Don’t spend too much on your college education or your mortgage.
One of these I did well, the other, I am still living with the consequences. When you are in college, money is so ephemeral. There are all these loans they want to give you that you can pay back later. Plus, you are in the program you are in which is going to lead you to a great job and Bill Gates isn’t handing out cash, so of course you will take the loans.
All of the above makes sense while you are in school. But when you get out and you are not working in quite the job you thought you would for quite the amount of money you projected, it is depressing to pay that student loan bill every month. Do whatever you can to find some other way to pay for your schooling. Or, radical notion, don’t attend college at all. If you are just going to go, it’s not worth it. Go get a job and work for a few years until you figure out what the heck you would be happy paying someone to teach you about.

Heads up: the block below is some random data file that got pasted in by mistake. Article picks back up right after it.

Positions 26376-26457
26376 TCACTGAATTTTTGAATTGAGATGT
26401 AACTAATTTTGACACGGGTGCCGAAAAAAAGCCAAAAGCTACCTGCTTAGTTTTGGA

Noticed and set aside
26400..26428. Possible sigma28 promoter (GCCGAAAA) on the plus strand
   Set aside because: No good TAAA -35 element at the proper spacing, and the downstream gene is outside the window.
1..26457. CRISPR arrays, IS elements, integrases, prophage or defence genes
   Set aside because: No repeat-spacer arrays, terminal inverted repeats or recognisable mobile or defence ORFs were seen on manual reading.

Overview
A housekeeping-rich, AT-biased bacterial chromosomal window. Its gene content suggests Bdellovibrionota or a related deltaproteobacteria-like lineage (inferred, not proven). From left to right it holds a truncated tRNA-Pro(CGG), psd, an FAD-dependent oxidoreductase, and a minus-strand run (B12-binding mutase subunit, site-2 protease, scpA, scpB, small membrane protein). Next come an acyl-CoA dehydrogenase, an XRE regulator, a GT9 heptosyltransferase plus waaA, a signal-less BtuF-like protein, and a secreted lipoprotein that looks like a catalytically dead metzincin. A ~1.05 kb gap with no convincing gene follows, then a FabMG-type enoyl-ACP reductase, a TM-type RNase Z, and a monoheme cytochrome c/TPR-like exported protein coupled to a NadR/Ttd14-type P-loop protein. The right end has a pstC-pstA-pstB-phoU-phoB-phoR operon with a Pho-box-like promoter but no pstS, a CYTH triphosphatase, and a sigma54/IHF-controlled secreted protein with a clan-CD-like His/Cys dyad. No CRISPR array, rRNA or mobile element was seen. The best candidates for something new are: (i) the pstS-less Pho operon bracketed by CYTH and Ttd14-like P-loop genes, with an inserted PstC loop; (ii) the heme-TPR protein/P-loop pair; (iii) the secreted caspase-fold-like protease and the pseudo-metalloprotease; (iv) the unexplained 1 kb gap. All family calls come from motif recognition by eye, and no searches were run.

As for a house, I pined for a mortgage of my own through the last housing bubble. I watched horrified from the sidelines while cute little houses for sale for a reasonable $135,000 shot up to above $200,000. Though people with the same income level were buying houses for this much or more, I did the figuring and knew that I could never pay that much into a mortgage every month. I wasn’t buying the argument that stretching a bit was fine because the house would only increase in value. Not only that, but how long would it take me to save the down payment when “normal” houses were upwards of $240,000.
Luckily for us, we have a great land trust organization in our town. Through Portland Community Land Trust we bought our home and today have an affordable mortgage. I’m glad we don’t have to scrimp every month to make our payment and I’m glad that we are not “upside down” on our house right now. The lesson? Do your research and see if you can find an alternative home buying program that works for you.